TORONTO — Justin Trudeau was sworn in Wednesday as Canada’s new Liberal prime minister, and his new cabinet ministers vowed to honor campaign pledges to settle 25,000 Syrian refugees by the end of the year.

Trudeau, the son of the late iconic Liberal Prime Minister Pierre Trudeau, also promised a less controlling style of “government by Cabinet” after almost 10 years of Conservative rule under Stephen Harper.

“Government by Cabinet is back,” Trudeau said, vowing to have an open and transparent government. Power in Harper’s government was centered around his office.

The Cabinet held its first meeting Wednesday and then faced the media – a departure from the Harper era. Harper Cabinet meetings were held in secret and ministers never spoke after them.

Immigration Minister John McCallum said it remains the new government’s “firm objective” to settle 25,000 Syrian refugees in Canada before the end of the year.

“I think we will find a great desire across the country to help us achieve this objective,” McCallum said. “I will be working very hard to achieve that goal.”

Harper had declined to resettle more Syrian refugees, despite the haunting image of a drowned 3-year-old boy washed up on a Turkish beach that focused global attention on the migrant crisis stemming from the civil war. The boy had relatives in Canada.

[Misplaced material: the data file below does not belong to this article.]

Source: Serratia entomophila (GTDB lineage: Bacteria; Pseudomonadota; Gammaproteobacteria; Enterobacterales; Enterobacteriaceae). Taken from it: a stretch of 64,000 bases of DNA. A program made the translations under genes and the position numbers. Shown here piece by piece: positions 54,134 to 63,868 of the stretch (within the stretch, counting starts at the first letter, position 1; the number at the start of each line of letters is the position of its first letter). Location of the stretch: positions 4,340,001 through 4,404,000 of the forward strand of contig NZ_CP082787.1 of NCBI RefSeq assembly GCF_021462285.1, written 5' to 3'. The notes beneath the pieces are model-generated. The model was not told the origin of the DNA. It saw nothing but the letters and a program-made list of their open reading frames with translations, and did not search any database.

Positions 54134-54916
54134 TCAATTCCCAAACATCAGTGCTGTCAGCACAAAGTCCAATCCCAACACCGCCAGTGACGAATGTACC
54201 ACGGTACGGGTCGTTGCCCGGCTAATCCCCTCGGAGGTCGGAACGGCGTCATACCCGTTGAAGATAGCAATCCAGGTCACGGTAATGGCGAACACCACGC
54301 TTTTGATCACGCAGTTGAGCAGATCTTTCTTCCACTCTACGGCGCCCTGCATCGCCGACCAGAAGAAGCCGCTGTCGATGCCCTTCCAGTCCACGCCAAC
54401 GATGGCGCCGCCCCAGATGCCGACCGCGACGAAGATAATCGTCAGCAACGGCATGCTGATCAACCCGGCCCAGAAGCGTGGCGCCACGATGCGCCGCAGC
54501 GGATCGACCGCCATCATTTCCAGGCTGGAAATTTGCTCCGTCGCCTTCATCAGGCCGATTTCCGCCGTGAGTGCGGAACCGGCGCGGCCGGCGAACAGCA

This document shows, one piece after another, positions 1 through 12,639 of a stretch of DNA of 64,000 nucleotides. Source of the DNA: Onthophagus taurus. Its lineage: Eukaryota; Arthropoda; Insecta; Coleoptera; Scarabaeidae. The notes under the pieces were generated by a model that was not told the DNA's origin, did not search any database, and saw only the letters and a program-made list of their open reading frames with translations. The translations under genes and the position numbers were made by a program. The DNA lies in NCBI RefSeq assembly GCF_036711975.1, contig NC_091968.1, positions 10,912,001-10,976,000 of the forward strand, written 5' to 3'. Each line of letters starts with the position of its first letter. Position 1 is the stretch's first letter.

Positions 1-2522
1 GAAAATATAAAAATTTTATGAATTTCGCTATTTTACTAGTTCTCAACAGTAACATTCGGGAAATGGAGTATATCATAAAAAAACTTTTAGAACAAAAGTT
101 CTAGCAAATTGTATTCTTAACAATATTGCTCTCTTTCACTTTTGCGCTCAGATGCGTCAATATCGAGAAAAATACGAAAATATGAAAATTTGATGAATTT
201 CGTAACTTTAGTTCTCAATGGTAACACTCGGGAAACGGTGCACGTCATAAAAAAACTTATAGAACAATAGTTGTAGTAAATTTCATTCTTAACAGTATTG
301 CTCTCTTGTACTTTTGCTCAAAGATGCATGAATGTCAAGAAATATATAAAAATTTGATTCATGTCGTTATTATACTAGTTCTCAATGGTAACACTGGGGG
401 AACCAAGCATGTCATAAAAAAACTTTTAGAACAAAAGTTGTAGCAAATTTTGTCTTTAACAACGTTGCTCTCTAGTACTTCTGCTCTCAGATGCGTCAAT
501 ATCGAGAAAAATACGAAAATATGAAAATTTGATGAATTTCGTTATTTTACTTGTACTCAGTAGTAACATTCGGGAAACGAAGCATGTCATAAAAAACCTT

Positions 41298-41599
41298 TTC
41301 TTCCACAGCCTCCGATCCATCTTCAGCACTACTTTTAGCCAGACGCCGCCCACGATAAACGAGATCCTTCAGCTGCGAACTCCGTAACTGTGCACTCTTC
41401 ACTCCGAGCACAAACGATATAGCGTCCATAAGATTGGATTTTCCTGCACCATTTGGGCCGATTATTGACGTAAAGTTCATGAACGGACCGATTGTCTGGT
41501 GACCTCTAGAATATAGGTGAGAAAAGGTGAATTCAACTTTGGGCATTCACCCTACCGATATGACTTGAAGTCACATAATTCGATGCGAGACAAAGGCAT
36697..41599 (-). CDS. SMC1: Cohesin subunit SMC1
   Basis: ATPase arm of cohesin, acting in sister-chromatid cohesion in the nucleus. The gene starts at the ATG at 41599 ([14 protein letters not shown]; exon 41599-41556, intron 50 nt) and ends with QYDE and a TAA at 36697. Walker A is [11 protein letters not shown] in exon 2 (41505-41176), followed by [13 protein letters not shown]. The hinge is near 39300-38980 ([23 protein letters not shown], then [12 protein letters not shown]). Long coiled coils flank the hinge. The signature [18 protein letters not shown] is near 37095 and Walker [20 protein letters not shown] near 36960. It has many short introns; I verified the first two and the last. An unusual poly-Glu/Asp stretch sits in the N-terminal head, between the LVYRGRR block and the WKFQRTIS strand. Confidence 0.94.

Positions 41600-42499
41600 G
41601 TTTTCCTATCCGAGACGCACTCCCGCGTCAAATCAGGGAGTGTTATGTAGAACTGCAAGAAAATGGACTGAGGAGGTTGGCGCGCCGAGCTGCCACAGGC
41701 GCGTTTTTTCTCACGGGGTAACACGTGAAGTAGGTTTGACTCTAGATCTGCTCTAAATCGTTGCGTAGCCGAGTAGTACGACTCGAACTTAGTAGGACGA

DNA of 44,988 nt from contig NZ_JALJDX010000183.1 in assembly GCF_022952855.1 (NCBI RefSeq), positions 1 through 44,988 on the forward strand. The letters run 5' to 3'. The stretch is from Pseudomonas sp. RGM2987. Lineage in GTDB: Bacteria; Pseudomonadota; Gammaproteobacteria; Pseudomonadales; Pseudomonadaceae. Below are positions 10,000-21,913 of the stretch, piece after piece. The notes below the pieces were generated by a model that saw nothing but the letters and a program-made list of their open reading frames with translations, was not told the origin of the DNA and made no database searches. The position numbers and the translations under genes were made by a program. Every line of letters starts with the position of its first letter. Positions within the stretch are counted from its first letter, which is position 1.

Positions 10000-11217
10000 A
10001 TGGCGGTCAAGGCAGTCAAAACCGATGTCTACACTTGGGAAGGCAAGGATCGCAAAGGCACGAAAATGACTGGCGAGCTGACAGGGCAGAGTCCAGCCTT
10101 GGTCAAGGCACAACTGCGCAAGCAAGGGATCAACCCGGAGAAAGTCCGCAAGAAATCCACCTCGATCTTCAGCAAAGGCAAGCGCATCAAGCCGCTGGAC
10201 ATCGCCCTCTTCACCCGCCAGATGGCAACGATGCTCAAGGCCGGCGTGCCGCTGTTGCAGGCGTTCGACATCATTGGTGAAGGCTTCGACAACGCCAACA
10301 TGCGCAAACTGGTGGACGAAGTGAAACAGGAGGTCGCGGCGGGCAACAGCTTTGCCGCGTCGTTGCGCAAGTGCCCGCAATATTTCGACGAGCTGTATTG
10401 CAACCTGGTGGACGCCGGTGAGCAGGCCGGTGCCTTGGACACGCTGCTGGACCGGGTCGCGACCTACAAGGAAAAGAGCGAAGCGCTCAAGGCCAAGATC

Judy Foote, the new minister of Public Services and Procurement, also said the Trudeau government will honor its campaign pledge not to buy the next generation F-35 fighter jets from Lockheed Martin’s troubled Joint Strike Fighter program.

The F-35 is the U.S. Pentagon’s most expensive weapons program, aiming to replace a wide range of existing aircraft for the U.S. and several partner countries.

Canada had talked about buying 65 jets from the program, but Trudeau has said he wants a cheaper option.

The 43-year-old Trudeau, a former teacher and member of Parliament since 2008, became the second youngest prime minister in Canadian history.

His father served as prime minister from 1968 to 1984 with a short interruption and remains one of the few Canadian politicians known in other countries.


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